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The Classical Tradition Today

Watch Dr Kenneth Clarke explore the links between the classical poetic tradition and contemporary poetry in A. E. Stallings' poem.
I’ve chosen a poem by A.E. Stallings called ‘Song for the Women Poets’, which is from her 2006 collection Hapax. The poem very much engages with literary tradition, and especially literature in the Classical tradition. As its title suggests, it is explicitly directed a female poets, a group that is largely absent in this literature (with only a few notable exceptions, such as Sappho for example). A note of urgency in the opening line is suggested in that repeated imperative ‘Sing’, which immediately recalls the opening lines of epics such as the Odyssey and the Aeneid, where the same verb occurs.
The reference to ‘descending’ in the second line immediately invokes one of the most famous episodes in the Odyssey and the Aeneid, the descent into the Underworld, further suggested by the ferryman Charon, and the three-throated dog Cerberus. So it is clear in the first stanza that writing and descending go hand in hand. If Charon and Cerberus both represent guardians of the entrance to the underworld, the second stanza shows the next step, appearing before the King and Queen, Hades and Persephone, and the queen herself is described as wiping tears of kerosene on her sleeve. This is a place of grief, and the challenge is to write it.
The third stanza invokes the descent itself as a search for that which is lost, ‘The one you lost forever’, one who remains on the other side of a river that is ‘Black and sticky as licorice’. Stallings layers this poet figure descending with further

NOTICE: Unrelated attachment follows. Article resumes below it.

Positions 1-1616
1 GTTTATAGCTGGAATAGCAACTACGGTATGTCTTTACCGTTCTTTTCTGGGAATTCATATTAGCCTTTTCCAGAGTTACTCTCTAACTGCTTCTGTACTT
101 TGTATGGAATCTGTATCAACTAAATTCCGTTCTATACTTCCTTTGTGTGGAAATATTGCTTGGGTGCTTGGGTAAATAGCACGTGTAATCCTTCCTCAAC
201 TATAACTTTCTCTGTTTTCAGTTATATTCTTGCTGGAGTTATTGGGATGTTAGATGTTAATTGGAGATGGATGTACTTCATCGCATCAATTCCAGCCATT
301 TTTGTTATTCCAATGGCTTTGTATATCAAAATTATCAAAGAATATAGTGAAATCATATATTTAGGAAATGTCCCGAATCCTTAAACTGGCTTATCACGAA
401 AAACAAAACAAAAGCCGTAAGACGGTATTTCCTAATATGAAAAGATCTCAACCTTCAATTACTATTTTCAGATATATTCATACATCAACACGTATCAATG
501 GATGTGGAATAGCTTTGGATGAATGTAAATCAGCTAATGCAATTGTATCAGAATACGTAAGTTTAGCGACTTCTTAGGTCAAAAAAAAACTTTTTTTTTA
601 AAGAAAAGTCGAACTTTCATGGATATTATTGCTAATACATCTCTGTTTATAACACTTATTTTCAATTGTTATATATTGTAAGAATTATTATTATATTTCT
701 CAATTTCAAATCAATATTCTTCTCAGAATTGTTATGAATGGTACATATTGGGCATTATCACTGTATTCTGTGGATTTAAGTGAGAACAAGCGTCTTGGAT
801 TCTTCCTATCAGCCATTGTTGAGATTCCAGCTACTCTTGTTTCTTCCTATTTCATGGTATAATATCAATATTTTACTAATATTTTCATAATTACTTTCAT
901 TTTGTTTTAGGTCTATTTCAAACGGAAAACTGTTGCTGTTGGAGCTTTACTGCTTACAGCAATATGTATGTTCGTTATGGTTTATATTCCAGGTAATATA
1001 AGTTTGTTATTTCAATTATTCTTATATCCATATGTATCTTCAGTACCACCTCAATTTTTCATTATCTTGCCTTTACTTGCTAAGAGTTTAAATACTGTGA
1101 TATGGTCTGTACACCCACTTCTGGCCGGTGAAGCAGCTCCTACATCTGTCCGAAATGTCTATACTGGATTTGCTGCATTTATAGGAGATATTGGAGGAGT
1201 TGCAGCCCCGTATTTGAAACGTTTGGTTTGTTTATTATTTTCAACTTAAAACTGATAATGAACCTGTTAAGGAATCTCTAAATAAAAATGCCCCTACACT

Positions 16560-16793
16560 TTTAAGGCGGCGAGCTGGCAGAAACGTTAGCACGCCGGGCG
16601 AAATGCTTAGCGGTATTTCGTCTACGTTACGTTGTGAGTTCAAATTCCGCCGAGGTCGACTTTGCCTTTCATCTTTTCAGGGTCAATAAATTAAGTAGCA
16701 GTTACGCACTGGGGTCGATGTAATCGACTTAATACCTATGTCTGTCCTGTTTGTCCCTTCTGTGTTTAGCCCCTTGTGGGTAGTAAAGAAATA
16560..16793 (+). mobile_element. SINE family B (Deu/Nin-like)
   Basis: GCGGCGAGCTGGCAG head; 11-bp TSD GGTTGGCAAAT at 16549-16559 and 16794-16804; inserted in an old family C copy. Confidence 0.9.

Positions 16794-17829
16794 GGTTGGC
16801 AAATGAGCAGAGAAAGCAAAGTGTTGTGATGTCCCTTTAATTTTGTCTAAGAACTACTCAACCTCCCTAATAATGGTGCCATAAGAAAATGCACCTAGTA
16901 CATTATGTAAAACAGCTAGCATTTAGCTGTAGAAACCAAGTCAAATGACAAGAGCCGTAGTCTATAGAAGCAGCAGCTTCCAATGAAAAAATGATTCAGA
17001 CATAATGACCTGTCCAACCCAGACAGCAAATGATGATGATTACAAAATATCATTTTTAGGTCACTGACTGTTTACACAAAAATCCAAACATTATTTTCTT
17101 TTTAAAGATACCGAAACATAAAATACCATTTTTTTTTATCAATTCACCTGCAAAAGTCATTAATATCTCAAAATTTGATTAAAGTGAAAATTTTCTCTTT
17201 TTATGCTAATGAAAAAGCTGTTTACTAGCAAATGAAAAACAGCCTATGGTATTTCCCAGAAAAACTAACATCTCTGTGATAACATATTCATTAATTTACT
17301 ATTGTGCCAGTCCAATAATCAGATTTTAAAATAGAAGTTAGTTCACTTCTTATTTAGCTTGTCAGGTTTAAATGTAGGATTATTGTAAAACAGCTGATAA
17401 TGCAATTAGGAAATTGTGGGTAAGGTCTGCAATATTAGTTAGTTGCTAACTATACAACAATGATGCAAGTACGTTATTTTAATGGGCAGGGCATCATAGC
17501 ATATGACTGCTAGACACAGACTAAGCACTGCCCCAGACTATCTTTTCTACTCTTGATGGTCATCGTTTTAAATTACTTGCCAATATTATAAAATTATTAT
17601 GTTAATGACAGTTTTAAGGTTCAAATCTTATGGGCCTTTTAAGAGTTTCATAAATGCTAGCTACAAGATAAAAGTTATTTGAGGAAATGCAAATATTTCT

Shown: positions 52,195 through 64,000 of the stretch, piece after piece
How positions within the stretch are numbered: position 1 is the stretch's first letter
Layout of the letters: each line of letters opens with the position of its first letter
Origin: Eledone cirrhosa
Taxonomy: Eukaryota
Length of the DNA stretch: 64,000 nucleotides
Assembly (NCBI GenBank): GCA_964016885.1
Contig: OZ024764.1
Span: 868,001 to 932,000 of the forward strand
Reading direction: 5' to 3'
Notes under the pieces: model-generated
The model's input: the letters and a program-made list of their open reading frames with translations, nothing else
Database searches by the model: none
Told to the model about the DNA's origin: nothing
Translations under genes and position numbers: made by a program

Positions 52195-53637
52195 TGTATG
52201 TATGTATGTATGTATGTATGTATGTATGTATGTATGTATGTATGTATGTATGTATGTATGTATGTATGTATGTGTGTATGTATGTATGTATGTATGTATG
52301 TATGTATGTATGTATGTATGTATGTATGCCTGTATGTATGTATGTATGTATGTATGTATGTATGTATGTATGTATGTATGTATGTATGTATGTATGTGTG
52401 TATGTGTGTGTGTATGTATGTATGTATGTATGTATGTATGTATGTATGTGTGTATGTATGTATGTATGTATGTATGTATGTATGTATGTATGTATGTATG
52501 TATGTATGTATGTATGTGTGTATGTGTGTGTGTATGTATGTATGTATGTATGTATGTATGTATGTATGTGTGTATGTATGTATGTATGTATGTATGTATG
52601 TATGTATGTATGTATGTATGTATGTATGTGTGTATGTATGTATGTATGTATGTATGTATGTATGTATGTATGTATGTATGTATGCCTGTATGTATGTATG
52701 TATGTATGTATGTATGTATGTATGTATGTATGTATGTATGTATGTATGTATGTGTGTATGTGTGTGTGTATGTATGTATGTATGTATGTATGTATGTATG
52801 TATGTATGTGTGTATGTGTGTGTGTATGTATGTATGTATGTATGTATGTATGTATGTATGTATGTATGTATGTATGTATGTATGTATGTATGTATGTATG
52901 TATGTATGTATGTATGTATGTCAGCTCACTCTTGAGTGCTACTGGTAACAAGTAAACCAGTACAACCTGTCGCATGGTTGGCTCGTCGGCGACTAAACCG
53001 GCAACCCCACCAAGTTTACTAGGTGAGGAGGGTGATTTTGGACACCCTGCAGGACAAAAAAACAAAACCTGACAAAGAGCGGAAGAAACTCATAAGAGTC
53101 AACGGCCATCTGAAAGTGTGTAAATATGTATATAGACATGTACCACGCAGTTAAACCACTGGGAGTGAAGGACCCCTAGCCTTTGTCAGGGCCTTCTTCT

classical allusions: the ‘you’ figure glances down at the water and like Narcissus, sees an image ‘drowning in the weeds’, a reflection of sameness that ‘Could be your phantom daughter’. The word ‘phantom’ there evokes a ‘ghost’, or one who is dead, or perhaps also one who never was. The final stanza ends on an elegiac note, one part of ‘you’ leaves the underworld, another part remains behind; one part is Orpheus the poet, the other is she who he left behind. The female poet is thus caught between two identities, one associated with the masculine poet (Orpheus) and the other associated with the subject of poetry, the object of the poet’s love, Eurydice. The poem is also playful in its reception of Classical tradition.
While invokes the epic with ‘sing’ in the opening line, that singing is then connected to a ballad form, with its lines that alternate between trimeter and tetrameter. The ballad is a form associated with popular medieval poetry, and it was used by poets such as Wordsworth and Coleridge in the Romantic period. There is also something humorous in the choice of words, where ‘kerosene’ or ‘licorice’ sound ‘modern’ at first, but turn out to be, in fact, Greek.

In this video, Dr Kenneth Clarke explores the links between the classical tradition of poetry and poetry today. Dr Clarke examines one of his favourite poems, ‘Song of the Women Poets’ by A. E. Stallings, and its journey through the underworld.

View ‘Song of the Women Poets’ by A. E. Stallings in the ‘downloads’ section – Copyright © 2006 by A.E. Stallings. Published 2006 by Northwestern University Press. All rights reserved.

Over to you

Consider these prompting questions and let us know what you think in the comments section. You may like to use these questions as a starting point for your comment, or you may choose to answer one specific question – we look forward to hearing from you!

What traditions is Dr Clarke discussing in this video?

How does Stallings’ focus on women poets in this poem inform your understanding of poetic traditions over time?

How much does an understanding of Greek mythology help your understanding of Stallings’ poem

Did it surprise you to be asked to think about ‘kerosene’ and ‘licorice’ as ‘perfectly Greek’?

Let us know your thoughts in the comments, below.

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